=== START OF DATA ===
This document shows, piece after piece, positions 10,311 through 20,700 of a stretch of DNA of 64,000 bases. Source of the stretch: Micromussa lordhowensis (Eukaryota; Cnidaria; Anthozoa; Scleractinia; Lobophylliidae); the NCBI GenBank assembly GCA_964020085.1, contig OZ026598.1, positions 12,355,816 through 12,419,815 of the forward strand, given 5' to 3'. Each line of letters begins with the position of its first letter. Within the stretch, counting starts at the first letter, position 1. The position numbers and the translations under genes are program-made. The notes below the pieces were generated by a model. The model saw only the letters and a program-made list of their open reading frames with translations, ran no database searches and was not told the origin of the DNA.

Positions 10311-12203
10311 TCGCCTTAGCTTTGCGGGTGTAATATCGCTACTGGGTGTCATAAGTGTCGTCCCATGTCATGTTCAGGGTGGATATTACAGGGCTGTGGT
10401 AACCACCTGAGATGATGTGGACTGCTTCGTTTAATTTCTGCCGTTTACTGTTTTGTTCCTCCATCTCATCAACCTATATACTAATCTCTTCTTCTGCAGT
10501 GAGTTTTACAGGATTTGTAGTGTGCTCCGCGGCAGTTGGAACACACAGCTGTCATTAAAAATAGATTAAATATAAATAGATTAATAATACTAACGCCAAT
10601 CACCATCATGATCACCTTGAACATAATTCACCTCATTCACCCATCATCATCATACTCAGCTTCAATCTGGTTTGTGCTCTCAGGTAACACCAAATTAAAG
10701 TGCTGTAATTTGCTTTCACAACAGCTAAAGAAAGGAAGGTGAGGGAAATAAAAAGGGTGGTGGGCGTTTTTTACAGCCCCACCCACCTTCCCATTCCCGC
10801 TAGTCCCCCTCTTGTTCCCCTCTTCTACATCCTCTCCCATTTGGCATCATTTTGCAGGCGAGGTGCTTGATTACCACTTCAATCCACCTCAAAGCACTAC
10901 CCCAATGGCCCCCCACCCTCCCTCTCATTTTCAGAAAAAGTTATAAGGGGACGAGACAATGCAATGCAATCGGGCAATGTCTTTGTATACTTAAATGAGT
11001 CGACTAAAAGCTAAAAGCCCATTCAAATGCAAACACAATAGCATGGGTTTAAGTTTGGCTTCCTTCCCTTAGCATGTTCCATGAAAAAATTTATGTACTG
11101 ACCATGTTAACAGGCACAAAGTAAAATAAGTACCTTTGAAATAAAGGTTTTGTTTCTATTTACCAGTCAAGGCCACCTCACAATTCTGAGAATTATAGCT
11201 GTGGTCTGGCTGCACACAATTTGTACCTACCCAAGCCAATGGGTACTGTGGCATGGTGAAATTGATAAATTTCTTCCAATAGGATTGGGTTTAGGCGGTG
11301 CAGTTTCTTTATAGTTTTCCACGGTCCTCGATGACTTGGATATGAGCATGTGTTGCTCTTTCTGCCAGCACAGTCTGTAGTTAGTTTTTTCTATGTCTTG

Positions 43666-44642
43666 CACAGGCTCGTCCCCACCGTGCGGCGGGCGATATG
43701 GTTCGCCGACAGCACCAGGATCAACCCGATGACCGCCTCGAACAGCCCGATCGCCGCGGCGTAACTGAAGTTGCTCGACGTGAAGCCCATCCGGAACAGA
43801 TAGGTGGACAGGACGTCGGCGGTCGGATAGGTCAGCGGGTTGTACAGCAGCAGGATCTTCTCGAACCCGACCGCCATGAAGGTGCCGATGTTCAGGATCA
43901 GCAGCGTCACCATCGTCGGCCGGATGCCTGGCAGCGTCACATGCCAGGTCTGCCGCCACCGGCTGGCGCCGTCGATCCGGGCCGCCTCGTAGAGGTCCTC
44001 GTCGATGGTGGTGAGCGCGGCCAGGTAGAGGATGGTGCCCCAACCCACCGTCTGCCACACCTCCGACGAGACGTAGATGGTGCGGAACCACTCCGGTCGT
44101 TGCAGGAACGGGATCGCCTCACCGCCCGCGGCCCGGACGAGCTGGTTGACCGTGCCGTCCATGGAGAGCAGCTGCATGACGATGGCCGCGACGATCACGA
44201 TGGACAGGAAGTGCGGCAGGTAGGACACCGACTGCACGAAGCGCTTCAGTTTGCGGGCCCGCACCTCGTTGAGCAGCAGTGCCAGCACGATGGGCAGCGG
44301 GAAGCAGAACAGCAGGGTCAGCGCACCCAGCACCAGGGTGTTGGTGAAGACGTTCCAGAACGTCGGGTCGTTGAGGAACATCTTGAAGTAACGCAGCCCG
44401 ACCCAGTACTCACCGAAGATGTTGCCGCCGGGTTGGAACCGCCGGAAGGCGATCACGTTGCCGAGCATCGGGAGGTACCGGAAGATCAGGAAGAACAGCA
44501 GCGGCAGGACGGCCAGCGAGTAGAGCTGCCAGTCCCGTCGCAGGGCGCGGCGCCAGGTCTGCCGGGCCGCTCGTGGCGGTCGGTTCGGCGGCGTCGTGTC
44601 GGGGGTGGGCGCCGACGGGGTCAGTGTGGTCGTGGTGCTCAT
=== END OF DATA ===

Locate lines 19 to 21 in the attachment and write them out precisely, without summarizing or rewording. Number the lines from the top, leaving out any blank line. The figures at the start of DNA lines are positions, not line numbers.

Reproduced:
44001 GTCGATGGTGGTGAGCGCGGCCAGGTAGAGGATGGTGCCCCAACCCACCGTCTGCCACACCTCCGACGAGACGTAGATGGTGCGGAACCACTCCGGTCGT
44101 TGCAGGAACGGGATCGCCTCACCGCCCGCGGCCCGGACGAGCTGGTTGACCGTGCCGTCCATGGAGAGCAGCTGCATGACGATGGCCGCGACGATCACGA
44201 TGGACAGGAAGTGCGGCAGGTAGGACACCGACTGCACGAAGCGCTTCAGTTTGCGGGCCCGCACCTCGTTGAGCAGCAGTGCCAGCACGATGGGCAGCGG